Heath care will only succeed through collaboration, not through competition

Posted on April 19, 2023 in Health Delivery System

Source: — Authors:

TheStar.com – Opinion/Contributors
April 19, 2023.   By Danielle Martin, Contributor

In the real world of health service delivery, the last three years have taught us a great deal. The pandemic has been a test of endurance for health care workers for sure, but it has also tested our ability as a collective system to do something we don’t do enough of: work together.

Here is an incomplete list of the results:

The result was a world-class pandemic response, built entirely on collaboration and co-ordination. Resolving to eliminate competition and work together was the key to every success we had.

Competition, on the other hand, is what happened in New York City, where in the first wave safety net hospitals were overwhelmed with COVID patients while for-profit facilities up the street stood empty.

Competition is also what happens in the most dysfunctional parts of our Canadian health systems, where value for money is most elusive and frustration is highest.

Competition, in a true market for any good or service, requires a set of conditions, including a large number of buyers and sellers making homogenous products; perfect knowledge among buyers and sellers; and mobility of the factors of production. None of these exists in health care, in Canada or anywhere else. Patients are not savvy consumers choosing between near-identical products on the basis of price or the bells and whistles. They are sick people in need of compassionate care close to home.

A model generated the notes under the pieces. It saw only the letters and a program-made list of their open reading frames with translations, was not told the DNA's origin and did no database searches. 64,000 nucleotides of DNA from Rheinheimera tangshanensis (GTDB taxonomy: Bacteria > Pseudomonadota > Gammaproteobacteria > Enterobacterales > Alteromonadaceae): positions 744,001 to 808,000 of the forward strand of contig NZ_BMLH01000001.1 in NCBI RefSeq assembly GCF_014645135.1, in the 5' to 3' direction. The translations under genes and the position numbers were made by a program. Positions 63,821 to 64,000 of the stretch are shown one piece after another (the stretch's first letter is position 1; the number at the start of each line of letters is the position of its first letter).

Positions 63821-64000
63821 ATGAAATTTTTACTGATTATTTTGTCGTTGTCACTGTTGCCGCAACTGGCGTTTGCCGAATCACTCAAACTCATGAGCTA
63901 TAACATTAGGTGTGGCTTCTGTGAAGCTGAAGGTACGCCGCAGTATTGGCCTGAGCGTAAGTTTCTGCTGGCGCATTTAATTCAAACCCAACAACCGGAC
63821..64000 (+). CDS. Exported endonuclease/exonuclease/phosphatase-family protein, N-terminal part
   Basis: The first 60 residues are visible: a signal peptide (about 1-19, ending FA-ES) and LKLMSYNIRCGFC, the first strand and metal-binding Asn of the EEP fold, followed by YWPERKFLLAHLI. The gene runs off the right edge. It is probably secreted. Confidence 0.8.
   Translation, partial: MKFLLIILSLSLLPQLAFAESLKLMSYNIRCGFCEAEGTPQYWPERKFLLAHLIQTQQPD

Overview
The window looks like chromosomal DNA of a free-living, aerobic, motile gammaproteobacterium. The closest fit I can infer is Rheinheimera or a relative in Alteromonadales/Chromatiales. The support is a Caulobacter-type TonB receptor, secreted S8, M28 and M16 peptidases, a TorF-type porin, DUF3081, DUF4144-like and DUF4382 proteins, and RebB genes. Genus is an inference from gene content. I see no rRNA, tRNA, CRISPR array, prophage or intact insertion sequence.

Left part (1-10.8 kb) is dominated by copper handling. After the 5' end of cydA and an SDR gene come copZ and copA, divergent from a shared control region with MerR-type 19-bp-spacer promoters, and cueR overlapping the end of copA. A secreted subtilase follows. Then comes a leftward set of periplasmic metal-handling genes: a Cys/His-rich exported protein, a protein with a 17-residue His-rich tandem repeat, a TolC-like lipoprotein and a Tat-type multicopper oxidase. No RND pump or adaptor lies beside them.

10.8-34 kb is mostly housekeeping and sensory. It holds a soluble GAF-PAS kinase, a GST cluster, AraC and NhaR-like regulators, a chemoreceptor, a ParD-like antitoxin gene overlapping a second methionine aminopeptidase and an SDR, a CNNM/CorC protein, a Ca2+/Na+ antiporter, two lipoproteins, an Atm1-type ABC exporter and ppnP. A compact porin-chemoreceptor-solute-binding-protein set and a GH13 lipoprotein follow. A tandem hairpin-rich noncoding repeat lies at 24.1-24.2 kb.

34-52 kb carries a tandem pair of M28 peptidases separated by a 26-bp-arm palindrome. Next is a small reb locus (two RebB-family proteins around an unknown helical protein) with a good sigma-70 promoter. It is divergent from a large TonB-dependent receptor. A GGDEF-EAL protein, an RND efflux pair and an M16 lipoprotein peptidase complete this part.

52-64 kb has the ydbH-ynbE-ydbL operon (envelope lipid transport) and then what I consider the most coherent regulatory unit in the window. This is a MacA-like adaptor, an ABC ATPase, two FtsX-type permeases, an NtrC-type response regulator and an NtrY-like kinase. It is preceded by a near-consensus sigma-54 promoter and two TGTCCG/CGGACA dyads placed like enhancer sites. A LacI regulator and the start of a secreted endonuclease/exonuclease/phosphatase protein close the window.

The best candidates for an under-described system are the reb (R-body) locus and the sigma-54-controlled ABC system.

And providers are not in endless supply, able to move freely around the market. They are highly trained, expensive resources, who need to be marshalled to the area of greatest need. The World Health Organization is projecting a shortfall of 10 million health workers by 2030, and in Ontario alone, there will be a shortage of about 33,000 nurses and personal support workers by 2027-28. Where will the supply come from for competition exactly?

We have a long road to recovery ahead. To suggest that other countries have it better is to ignore the reality plaguing us all: nurses are on strike for the first time in the history of the NHS in England, and President Macron has declared that he’ll be completely overhauling the French health care system, for example. Health care workers have been on strike over working conditions and wages in the Netherlands, Spain, Germany and more — there is no system, no matter the mix of payment and delivery, that is not struggling today.

We are in tough times in Canadian health care and there are more tough times ahead. Service backlogs. Human resources shortages. Mental health impacts. The co-ordinated effort required to manage recovery will probably dwarf what we have just achieved. More competition and fragmentation is the last thing we need. Collaboration is our only hope.

Dr. Danielle Martin is a professor and chair of the Department of Family and Community Medicine at the University of Toronto. This essay is drawn from her argument at the C.D. Howe’s latest Regent Debate: Be It Resolved, Competition Will Save Canada’s Broken Healthcare System.


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